But that was in Italy! While Paris was probably not digging our style, some of France seemed to embrace us and our confidence still soared. One of our stops was in the beautiful city of Nancy. It was May 1 and there was a festival in their giant park, of performance and art. We snapped pictures as we modeled for each other in our beloved frocks among the trees and flowers. There was no judgement in Nancy. Everyone was smiling, having a good time and we maintained our dignity.




Eventually we made our way to the town of Orlèans, to learn a little bit about Joan of Arc and have a nice dinner. We found an outdoor cafe and were seated at a small table in close proximity to another table. There sat a very elegant and supremely cool French couple. So much so, that I was a little afraid of them. This was not the time to let fly my famous burst of loud laughter. No way. Teryl and I were going to quietly enjoy our dinner but then Fate, snickered and threw me curve ball. Laughter was not to be my crime.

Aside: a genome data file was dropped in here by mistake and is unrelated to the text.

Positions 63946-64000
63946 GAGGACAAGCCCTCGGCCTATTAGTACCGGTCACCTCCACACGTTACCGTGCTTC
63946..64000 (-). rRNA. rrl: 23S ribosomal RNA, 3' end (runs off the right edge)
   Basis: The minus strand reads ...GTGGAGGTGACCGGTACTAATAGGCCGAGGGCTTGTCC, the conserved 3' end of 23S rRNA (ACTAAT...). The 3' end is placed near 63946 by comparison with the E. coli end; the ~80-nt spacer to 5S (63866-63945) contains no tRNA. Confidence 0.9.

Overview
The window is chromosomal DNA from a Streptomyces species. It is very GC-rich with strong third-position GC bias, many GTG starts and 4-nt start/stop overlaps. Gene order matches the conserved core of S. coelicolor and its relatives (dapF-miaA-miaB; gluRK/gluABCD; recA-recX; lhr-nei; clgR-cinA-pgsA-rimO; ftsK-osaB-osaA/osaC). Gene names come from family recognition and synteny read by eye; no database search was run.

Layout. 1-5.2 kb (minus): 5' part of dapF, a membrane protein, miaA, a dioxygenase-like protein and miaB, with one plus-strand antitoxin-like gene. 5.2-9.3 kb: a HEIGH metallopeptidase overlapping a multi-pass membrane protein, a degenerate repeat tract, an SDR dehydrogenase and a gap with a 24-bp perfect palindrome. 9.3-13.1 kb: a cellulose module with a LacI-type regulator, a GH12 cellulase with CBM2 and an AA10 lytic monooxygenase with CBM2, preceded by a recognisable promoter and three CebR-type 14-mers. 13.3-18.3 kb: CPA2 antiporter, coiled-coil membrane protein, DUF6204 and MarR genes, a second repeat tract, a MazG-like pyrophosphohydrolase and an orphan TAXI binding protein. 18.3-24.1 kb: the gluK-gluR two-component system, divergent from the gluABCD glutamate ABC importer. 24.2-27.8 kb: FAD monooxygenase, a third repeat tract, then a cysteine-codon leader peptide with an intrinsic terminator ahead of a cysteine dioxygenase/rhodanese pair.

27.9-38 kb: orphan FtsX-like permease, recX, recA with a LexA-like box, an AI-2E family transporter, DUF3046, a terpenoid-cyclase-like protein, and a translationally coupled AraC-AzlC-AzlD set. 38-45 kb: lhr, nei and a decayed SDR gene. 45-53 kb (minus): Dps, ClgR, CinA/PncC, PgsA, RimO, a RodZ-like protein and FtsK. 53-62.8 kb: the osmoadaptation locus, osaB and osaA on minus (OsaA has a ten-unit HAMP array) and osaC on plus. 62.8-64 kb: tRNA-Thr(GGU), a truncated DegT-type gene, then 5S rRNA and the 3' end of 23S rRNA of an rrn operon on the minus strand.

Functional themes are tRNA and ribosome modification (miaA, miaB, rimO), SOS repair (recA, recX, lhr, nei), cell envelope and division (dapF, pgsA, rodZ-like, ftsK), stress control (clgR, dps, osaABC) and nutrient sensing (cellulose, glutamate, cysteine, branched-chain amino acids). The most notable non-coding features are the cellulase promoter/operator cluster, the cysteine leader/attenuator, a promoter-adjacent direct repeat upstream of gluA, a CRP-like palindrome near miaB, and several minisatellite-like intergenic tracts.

Teryl ordered prawns and when they arrived she was tickled to see them staring back at her! “Look Felice! Isn’t that cute the way they are decorated with those fake eyes?” This was her first trip to Europe so we have to cut her some slack. I have never seen a prawn gazing at me from a plate in Chicago. But still, I was pleased, this time to be the sharper more experienced pencil! I broke the news to her: Those eyes, my friend, are the real deal!  She handled it with grace and calmly dissected her meal.

I ordered the escargot and although I have a pretty good grasp of menu french, didn’t realize I had ordered a salad with cold escargot. No big deal. It was my first encounter with these creatures of the shell. There’s the little fork and how hard could it be? Yah, right!  No past life skill came forth to rescue me. There was a quiet struggle and I was really hoping the beautiful people did not notice. And then the unthinkable. Digging in a shell with the fork, the slippery little dude, exited and went kamikaze airborne, smacking the gorgeous frenchman in the face. His cheek to be exact. There was an elongated moment of silent shock and the look of sheer terror on my face. The man made an exaggerated gesture of scornfully wiping the slime off his cheek and then burst into laughter along with his lady friend. I still wanted to die but was crazy grateful for his kindness and sense of humor.